Lung cancer is the most common cause of cancer-related death, worldwide. Historically, lung cancer has been divided into two main histological types: small cell and nonsmall cell (NSC) type with the latter being subdivided into adenocarcinoma, squamous cell type, and large cell type. The treatment of the NSC lung cancer (NSCLC), especially the adenocarcinoma subtype, has been transformed in the last decade by the availability of predictive biomarkers for molecularly targeted therapies. Currently, for patients with advanced adenocarcinomas, testing for sensitizing mutations in epidermal growth factor receptor (EGFR) is mandatory prior to the administration of anti-EGFR inhibitors such as erlotinib, gefitinib, afatinib, or osimertinib. For patients unable to provide tumor tissue, EGFR mutational analysis may be performed on plasma. For predicting response to crizotinib, testing for ALK and ROS1 gene rearrangement is necessary. The presence of ALK rearrangements is also a prerequisite for treatment with ceritinib, alectinib, or brigatinib. For predicting response to single agent pembrolizumab in the first-line treatment of patients with advanced adenocarcinoma or squamous cell NSCLCs, PD-L1 should be measured by an approved assay (e.g., PD-L1 IHC 22C3 pharmDx method). Although not widely used, serum biomarkers such as neuron-specific enolase, progastrin-releasing peptide, carcinoembryonic antigen, CYFRA 21-1, and squamous cell carcinoma antigen may help in the differential diagnosis of lung cancer when a tissue diagnosis is not possible. Serum biomarkers may also be of use in determining prognosis and monitoring response to systemic therapies. With the increasing use of biomarkers, personalized treatment especially for patients with adenocarcinoma-type NSCLC is finally on the horizon.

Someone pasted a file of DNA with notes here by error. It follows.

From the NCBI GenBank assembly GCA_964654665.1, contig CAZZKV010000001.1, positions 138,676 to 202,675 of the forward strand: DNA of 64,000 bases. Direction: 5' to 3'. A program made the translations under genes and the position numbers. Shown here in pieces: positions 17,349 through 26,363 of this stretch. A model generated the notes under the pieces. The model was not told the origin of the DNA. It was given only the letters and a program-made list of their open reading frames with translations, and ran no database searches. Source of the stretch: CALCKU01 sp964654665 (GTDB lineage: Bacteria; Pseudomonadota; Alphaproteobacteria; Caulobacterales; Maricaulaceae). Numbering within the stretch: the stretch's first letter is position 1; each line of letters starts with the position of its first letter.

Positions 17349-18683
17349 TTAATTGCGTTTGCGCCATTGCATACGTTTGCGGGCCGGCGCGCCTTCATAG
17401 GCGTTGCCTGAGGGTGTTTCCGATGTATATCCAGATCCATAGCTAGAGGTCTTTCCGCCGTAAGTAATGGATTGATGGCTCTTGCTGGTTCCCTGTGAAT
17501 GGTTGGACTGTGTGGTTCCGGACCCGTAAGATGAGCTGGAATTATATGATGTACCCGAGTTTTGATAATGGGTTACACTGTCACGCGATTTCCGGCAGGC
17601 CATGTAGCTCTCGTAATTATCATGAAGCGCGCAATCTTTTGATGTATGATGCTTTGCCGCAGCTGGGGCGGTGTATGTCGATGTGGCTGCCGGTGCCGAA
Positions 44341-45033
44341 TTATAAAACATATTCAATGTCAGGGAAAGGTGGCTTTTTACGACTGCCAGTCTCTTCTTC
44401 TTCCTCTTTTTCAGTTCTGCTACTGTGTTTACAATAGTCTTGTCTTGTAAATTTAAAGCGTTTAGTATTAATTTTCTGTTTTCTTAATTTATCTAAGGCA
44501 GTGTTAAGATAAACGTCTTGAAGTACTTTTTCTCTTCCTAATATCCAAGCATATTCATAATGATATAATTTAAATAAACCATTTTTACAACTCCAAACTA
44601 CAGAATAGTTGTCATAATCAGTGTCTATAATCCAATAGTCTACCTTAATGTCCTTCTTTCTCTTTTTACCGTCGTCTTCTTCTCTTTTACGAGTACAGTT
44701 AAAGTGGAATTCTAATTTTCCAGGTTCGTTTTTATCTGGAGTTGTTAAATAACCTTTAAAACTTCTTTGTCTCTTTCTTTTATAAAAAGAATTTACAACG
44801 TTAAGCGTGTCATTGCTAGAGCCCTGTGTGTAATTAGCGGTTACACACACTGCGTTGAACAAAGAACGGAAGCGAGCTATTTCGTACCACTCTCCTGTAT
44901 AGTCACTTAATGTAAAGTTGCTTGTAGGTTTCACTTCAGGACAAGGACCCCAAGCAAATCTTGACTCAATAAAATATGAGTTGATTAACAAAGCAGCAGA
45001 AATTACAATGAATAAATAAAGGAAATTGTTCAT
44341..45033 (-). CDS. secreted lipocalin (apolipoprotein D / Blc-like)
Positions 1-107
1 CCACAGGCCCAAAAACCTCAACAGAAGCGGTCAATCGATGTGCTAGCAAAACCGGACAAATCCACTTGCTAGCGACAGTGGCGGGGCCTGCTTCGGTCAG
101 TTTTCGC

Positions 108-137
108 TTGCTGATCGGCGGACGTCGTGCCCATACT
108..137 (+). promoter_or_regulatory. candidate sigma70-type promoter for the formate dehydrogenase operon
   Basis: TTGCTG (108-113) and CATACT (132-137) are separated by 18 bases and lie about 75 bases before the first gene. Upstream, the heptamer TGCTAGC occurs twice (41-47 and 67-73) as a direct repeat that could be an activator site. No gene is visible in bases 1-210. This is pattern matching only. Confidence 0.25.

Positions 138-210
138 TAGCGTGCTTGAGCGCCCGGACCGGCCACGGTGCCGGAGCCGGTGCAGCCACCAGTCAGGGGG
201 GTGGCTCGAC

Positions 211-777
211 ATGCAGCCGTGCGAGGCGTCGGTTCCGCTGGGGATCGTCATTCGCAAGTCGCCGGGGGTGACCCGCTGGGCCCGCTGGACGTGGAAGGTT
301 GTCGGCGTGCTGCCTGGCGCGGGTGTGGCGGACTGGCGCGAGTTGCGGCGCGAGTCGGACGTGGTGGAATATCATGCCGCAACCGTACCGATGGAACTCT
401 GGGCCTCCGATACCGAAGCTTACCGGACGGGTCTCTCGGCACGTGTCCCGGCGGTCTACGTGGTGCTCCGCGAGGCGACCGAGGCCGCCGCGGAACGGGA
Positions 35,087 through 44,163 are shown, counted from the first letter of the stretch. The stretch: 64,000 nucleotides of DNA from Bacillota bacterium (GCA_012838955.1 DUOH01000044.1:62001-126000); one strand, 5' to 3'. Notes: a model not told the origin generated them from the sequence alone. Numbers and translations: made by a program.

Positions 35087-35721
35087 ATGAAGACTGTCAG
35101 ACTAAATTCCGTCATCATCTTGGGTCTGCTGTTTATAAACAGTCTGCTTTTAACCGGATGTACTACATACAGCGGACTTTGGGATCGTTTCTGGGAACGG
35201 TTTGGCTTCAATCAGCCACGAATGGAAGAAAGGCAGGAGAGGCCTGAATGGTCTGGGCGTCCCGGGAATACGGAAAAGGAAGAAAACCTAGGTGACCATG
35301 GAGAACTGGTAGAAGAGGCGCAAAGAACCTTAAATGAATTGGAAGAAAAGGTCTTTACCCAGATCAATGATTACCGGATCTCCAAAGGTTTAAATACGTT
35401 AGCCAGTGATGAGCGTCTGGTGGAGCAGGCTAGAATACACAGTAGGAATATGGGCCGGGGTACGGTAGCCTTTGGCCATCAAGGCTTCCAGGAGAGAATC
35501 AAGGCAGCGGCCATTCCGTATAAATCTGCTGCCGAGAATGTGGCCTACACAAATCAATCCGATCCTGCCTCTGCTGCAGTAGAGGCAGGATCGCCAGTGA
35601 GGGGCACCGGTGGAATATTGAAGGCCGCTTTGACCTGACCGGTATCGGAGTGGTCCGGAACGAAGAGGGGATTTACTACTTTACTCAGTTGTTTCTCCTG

Keywords: ALK; Biomarkers; EGFR; Lung cancer; ROS; Serum; Tissue.
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